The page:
The festive season isn’t full of seasonal cheer and joy for everyone, and if you’re struggling to cope with depression at this time of year, it’s important for you to know that you’re by no means alone. Millions of people worldwide find the holiday season a particularly difficult time, but there are some steps you can take to make it a little more manageable:
Seasonal depression and its symptoms:
There are multiple symptoms and causes of depression, but it is commonly defined as a persistent low mood that can have a devastatingly negative effect upon your everyday life. While mental health issues can affect us at any time of the year, the festive period brings often with it a whole host of social and financial pressures, and can quickly induce feelings of irritability, low self-worth, sadness and restlessness.
Here’s what you can do to try and combat seasonal depression:
While this list is not exhaustive, these are good steps that you can take to help see you through the festive period, and to ensure that not only do you manage to cope better, but that you get the chance to experience some festive cheer, too:
Talk to your healthcare professional
If you’re worried about your symptoms of depression and are struggling to manage them on your own or with the help of friends, then you should speak to your healthcare professional, whether that’s your doctor or your therapist. Some medications might enable you to cope better with your depression and talking therapies with qualified counselors can help you to understand your condition and its triggers.
Ditch the junk
The festive period is a time of indulgence for many, but over-indulgence isn’t good for anyone, whether you’re mentally unwell or not. Do treat yourself to some of the foods you love to eat at this time of the year, but moderation is key, and you should try to include fresh fruits and vegetables in your diet. It can also be tempting to consume more alcohol over the holidays, especially if you’ve been invited out socially, but be careful of how doing so may hamper effort to control your depression, and you may end up feeling worse.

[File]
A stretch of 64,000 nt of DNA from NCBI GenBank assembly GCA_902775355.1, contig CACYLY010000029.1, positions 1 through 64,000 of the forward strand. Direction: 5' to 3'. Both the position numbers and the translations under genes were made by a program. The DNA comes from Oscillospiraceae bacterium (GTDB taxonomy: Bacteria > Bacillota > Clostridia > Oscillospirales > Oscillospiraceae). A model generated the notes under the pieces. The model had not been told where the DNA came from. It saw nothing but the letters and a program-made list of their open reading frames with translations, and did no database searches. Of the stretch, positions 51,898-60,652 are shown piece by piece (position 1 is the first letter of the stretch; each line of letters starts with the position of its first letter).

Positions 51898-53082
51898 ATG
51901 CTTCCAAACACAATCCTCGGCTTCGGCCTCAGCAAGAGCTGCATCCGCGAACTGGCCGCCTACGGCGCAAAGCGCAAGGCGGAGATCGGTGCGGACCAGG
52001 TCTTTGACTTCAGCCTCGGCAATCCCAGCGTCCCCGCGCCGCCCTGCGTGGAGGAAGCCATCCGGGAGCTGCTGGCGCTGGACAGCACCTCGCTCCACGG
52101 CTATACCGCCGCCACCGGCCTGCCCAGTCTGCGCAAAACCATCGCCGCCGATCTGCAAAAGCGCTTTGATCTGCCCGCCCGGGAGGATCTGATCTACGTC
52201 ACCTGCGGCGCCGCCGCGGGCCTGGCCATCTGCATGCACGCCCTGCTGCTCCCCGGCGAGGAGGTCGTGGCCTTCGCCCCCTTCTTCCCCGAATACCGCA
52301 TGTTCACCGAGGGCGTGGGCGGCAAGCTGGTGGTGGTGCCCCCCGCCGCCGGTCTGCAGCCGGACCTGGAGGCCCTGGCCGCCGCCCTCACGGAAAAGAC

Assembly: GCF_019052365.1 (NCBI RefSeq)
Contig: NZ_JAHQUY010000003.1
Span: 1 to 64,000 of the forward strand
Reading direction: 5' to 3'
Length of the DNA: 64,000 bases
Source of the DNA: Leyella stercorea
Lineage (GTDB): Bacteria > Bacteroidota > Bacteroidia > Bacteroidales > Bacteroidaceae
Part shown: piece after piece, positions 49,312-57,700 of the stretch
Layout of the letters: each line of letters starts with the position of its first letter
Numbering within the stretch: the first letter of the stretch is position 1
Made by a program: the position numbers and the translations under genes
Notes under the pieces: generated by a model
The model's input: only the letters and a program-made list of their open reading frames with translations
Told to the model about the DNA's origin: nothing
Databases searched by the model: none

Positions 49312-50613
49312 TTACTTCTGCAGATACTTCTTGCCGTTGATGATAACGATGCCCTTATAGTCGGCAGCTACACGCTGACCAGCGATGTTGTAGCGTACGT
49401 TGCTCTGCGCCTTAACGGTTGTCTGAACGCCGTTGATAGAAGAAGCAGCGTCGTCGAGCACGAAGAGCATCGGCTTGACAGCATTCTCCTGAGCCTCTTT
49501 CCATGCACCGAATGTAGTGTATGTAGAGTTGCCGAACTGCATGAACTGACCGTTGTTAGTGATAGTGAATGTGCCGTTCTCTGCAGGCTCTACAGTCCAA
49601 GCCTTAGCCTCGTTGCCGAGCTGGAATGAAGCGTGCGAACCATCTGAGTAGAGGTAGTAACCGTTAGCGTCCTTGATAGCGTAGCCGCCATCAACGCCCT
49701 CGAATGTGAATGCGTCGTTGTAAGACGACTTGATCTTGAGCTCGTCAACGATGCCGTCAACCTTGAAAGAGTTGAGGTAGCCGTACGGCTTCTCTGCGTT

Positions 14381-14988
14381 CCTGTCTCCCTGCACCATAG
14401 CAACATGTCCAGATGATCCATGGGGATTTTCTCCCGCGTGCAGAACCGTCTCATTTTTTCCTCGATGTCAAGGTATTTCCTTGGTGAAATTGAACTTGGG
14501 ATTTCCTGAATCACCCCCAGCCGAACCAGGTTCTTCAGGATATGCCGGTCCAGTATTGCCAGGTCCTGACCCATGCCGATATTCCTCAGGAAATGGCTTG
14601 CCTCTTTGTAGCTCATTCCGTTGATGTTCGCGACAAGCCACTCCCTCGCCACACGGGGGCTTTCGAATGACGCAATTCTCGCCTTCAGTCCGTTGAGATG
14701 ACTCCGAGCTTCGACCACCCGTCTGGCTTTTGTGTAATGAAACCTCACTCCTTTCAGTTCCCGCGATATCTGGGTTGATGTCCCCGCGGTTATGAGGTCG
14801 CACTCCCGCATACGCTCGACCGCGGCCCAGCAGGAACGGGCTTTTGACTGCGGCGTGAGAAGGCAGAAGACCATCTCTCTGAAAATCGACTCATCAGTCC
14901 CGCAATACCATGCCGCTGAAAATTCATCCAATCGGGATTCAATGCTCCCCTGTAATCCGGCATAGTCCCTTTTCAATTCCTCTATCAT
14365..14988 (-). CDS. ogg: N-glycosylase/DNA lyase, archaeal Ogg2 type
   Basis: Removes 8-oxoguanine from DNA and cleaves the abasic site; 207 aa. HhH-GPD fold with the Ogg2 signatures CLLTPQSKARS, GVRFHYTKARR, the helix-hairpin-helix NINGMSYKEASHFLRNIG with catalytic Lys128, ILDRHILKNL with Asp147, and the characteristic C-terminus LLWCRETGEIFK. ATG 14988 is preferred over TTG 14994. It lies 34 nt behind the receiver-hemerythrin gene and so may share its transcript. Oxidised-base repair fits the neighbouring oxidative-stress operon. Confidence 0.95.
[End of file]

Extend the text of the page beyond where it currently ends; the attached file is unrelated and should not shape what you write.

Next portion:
The benefits of regular exercise have long been heralded as a cure for many physical ailments and illnesses of the mind, and while a few sessions at the gym or a long run every morning will not make your depression go away, it will certainly help to reduce your symptoms.
Find some quiet time
Some self-help techniques are a great way of taking time out of your busy schedule to focus on yourself, and if you can sit quietly somewhere and meditate, you may find yourself feeling calmer and more in control of things at this time of year.
Whatever your plans for the festive period, do your best to keep things from getting to the point where you feel out of control or so miserable that you can’t face things, and always try to find time to address you and your needs. If you need help, please reach out to a counselor who can lend a compassionate ear. You are important, and your feelings count.
Learn more at carlscounseling.com